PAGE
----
The Settlement serves about 50,000 people each year. Clients include low-income individuals and families, survivors of domestic violence, youngsters ages 2 through 21, individuals with mental and physical health challenges, senior citizens, and arts and culture enthusiasts who attend performances, classes and exhibitions at Henry Street’s Abrons Arts Center.

The Settlement’s administrative offices are still located in its original (c. 1832) federal row houses at 263, 265 and 267 Henry Street in Manhattan. Services are offered at 17 program sites throughout the area, many of them located in buildings operated by the New York City Housing Authority.

The Settlement’s buildings at 263, 265 and 267 Henry Street were designated New York City landmarks in 1966,[4] and these buildings, along with the Neighborhood Playhouse building at 466 Grand Street, were collectively designated a National Historic Landmark in 1989.[3][5][6]


In 1892, Lillian Wald, a 25-year-old nurse then enrolled in the Women’s Medical College, volunteered to teach a class on home health care for immigrant women at the Louis Down-Town Sabbath and Daily School on the Lower East Side. One day, she was approached by a young girl who kept repeating “mommy … baby … blood”. Wald gathered some sheets from her bed-making lesson and followed the child to her home, a cramped two-room tenement apartment. Inside, she found the child’s mother who had recently given birth and in need of health care. The doctor tending to her had left because she could not afford to pay him.[7] This was Wald’s first experience with poverty; she called the episode her “baptism by fire” and dedicated herself to bringing nursing care, and eventually education and access to the arts, to the immigrant poor on Manhattan’s Lower East Side. The next year she founded the Nurses’ Settlement, which later changed its name to the Henry Street Settlement.[4]

Two years later, in 1895, Jacob Schiff, a banker and philanthropist purchased the Federal style townhouse at 265 Henry Street for the new organization to use. The building was expanded upwards with an additional story to provide more space, and Schiff donated the building to the Settlement in 1903.[4] The year before, the Settlement had added new facilities, including a gymnasium at 299, 301 and 303 Henry Street.[8]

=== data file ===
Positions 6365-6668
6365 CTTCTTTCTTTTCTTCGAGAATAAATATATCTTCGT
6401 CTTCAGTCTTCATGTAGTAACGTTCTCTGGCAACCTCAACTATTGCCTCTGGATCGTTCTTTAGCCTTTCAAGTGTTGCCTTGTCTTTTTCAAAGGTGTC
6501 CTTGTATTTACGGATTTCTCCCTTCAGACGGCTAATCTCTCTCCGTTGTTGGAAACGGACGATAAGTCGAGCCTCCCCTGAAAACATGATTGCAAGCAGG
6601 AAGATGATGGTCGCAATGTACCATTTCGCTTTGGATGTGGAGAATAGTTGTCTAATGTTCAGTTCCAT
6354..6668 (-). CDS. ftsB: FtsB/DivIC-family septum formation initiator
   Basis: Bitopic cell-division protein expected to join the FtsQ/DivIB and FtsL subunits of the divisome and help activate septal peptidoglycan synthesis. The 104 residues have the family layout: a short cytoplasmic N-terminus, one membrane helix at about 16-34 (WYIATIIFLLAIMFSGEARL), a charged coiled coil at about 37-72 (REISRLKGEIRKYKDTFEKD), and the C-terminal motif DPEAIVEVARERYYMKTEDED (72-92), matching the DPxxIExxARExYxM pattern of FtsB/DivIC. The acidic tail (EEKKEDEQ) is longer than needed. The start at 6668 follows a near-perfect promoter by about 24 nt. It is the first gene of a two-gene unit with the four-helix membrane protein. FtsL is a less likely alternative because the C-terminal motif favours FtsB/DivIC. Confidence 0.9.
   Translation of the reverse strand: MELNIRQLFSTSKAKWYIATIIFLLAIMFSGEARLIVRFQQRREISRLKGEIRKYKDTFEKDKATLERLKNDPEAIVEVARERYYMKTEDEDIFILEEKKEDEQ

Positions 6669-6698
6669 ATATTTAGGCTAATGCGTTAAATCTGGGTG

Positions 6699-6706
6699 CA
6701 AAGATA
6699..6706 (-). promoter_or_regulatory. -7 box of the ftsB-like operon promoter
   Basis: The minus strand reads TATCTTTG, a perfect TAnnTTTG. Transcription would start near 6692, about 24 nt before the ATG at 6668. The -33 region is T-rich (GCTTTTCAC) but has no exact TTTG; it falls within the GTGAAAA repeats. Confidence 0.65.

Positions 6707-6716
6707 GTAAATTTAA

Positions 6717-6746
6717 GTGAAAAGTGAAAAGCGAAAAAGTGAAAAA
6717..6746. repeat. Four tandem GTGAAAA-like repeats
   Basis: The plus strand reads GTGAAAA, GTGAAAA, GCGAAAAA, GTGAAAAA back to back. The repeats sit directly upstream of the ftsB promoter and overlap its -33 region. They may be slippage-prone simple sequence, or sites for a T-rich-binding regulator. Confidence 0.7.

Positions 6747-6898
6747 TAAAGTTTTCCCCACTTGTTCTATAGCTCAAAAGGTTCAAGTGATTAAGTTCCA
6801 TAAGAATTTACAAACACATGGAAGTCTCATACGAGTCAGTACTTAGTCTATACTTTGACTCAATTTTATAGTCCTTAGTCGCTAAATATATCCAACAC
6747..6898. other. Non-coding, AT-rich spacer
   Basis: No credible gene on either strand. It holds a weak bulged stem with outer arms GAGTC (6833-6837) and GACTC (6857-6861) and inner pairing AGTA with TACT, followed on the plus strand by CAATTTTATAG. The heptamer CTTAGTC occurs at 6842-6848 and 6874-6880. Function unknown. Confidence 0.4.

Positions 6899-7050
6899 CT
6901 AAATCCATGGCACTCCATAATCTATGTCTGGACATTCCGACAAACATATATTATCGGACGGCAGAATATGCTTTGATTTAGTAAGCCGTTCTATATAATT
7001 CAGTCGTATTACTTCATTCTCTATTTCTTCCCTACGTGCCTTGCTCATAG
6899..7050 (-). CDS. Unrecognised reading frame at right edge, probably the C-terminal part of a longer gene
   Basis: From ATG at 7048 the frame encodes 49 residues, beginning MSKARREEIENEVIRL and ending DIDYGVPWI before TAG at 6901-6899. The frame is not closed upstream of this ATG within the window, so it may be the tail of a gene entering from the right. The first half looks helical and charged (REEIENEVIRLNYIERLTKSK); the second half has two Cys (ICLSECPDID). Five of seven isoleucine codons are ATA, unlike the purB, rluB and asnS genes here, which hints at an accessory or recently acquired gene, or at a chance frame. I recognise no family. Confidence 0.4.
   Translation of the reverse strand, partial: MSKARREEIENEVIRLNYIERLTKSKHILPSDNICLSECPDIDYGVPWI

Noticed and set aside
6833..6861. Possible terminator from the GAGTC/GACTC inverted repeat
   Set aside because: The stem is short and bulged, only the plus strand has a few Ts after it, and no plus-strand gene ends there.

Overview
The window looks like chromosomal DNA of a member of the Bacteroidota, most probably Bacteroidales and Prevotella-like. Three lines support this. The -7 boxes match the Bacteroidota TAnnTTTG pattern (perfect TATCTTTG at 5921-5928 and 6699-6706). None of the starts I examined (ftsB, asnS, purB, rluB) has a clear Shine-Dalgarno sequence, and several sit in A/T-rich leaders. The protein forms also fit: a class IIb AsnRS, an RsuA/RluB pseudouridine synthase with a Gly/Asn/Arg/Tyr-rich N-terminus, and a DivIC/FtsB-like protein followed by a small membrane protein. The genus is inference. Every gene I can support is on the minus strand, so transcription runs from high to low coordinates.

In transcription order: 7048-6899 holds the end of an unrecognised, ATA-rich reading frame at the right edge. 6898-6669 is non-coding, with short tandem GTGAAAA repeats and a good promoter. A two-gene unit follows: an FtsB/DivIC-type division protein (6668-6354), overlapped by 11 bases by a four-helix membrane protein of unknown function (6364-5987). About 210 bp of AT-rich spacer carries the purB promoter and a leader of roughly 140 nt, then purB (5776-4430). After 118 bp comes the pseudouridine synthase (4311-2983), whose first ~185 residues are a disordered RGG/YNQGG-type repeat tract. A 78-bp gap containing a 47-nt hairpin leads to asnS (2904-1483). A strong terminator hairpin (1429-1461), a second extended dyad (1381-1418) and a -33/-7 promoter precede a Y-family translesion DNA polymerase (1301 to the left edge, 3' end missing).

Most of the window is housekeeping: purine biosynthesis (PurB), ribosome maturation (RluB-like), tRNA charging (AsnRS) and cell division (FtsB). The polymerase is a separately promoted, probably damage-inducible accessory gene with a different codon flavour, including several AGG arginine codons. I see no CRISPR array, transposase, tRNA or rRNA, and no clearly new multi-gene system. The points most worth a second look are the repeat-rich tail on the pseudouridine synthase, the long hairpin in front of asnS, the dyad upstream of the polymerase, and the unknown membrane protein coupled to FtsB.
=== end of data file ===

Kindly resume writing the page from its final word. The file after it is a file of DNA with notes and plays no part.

A street-level view of 267 Henry Street

The organization expanded again in 1906, when Morris Loeb bought the building at 267 Henry Street for it to use. This Greek Revival townhouse was purchased from the Hebrew Technical School for Girls, which had previously employed the architectural firm of Buchman & Fox in 1900 to redo the facade in Colonial Revival style.[4]

In 1915, the Neighborhood Playhouse, one of the first “Little Theatres”, was created by the sisters Alice and Irene Lewisohn at the corner of Grand and Pitt Streets, offering classical drama for the people of the area. The theatre still operates, as the Harry De Jur Playhouse.[8] In 1927 the Henry Street Music School began operation.[8]

The Settlement began leasing the townhouse at 263 Henry Street, on the other side of its original building, in 1938, using it for classrooms and residences, and in 1949 it purchased the building, which was originally built in the Federal style but had been extensively altered.[4]This combining of the three townhouse – 263, 265 and 267 – had the consequence of preserving part of the 1820s streetscape amid what later became a crowded tenement district. The block of Henry Street between Montgomery Street and Grand Street, which also includes St. Augustine’s Church, gives an impression of uptown Manhattan as it would have looked in the 1820s and 1830s. #263 Henry Street was restored in 1989 and #265 in 1992.[4]